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Rolls-Royce Shares Hit 16-year Low, Mooted $3B Equity Raise

Rolls-Royce shares hit their lowest level since 2004 on Monday after the British aero engine maker confirmed it was considering a rights issue of up to 2.5 billion pounds ($3.23 billion) following months of speculation about its finances.

Britain’s best known engineering company, which also makes engines for ships and powers the UK’s nuclear submarines, put out a statement on Saturday in response to media stories.

The COVID-19 pandemic has blown a major hole in its balance sheet as airlines pay the company according to how many hours its engines fly, pushing it to a record loss of 5.4 billion pounds in the first half of 2020.

Its shares have shed 76% of their value this year. They were down 8% at 165 pence at 1121 GMT.

Analysts say that despite the COVID-19 hit, Rolls’ balance sheet is not in need of immediate funding and they had expected the company to wait for signs of recovery before launching any rights issue.

Berenberg said an equity raise would remove balance sheet risk and improve sentiment, although the prospect of share dilution would likely continue to weigh on the shares for now.

The Financial Times reported that Rolls-Royce is in discussions with sovereign wealth funds including Singapore’s to help underpin any fundraising efforts.

But with Britain holding a “golden share”, government consent may be needed, while under rules drawn up when the company was privatised in 1987, foreign ownership of Rolls-Royce is limited to 15 percent.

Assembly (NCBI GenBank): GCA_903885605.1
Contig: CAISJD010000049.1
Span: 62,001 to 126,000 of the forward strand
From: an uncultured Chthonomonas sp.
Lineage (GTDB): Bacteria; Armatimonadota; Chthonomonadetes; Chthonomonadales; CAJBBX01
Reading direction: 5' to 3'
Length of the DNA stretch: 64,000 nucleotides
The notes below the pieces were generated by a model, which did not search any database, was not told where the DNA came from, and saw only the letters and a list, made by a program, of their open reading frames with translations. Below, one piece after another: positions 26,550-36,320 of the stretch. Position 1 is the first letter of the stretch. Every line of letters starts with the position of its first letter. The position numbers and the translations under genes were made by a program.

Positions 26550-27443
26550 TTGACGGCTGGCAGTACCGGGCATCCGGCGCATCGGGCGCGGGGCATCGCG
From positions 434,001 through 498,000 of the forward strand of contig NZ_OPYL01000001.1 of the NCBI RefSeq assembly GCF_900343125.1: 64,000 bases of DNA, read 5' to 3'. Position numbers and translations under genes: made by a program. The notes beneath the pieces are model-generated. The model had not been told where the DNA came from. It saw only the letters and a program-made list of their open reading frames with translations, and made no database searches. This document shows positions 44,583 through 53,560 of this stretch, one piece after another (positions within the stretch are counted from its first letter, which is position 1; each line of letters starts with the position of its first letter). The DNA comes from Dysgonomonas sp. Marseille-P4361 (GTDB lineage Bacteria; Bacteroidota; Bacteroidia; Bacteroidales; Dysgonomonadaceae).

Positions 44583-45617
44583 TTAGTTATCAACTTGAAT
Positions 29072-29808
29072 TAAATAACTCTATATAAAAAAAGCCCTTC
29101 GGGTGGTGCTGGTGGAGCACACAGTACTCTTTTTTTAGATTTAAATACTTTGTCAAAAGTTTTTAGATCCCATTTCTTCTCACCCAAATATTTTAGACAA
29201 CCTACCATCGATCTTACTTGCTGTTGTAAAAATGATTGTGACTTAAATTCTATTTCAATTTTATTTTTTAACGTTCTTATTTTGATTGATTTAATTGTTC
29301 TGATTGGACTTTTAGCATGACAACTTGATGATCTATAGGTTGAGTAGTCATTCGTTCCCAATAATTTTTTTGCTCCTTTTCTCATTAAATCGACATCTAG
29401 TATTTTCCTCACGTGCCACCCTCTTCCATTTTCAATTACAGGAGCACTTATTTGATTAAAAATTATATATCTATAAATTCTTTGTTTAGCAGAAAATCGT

Rolls said that no decisions have yet been taken about the precise amount to be raised or by what means.

Given the low share price, Agency Partners analyst Nick Cunningham said that raising new equity would be a last resort for the company.

Rolls said at the end of August it wanted to sell its turbine-blade maker ITP Aero and other assets to try to raise at least 2 billion pounds. On Saturday it said it was also looking at equity or debt issuance.

There is also back-up in terms of the company’s importance to the UK’s military capability and its economy in terms of exports and its investment into research and development.

“There’s a very, very large elephant in the room, which is Her Majesty’s Government, which, let’s face it, is not going to let Rolls go,” Cunningham said.

“The ultimate downside, is probably not present.”

($1 = 0.7746 pounds)

Reporting by Sarah Young; editing by Kate Holton, Kirsten Donovan

Source: Reuters

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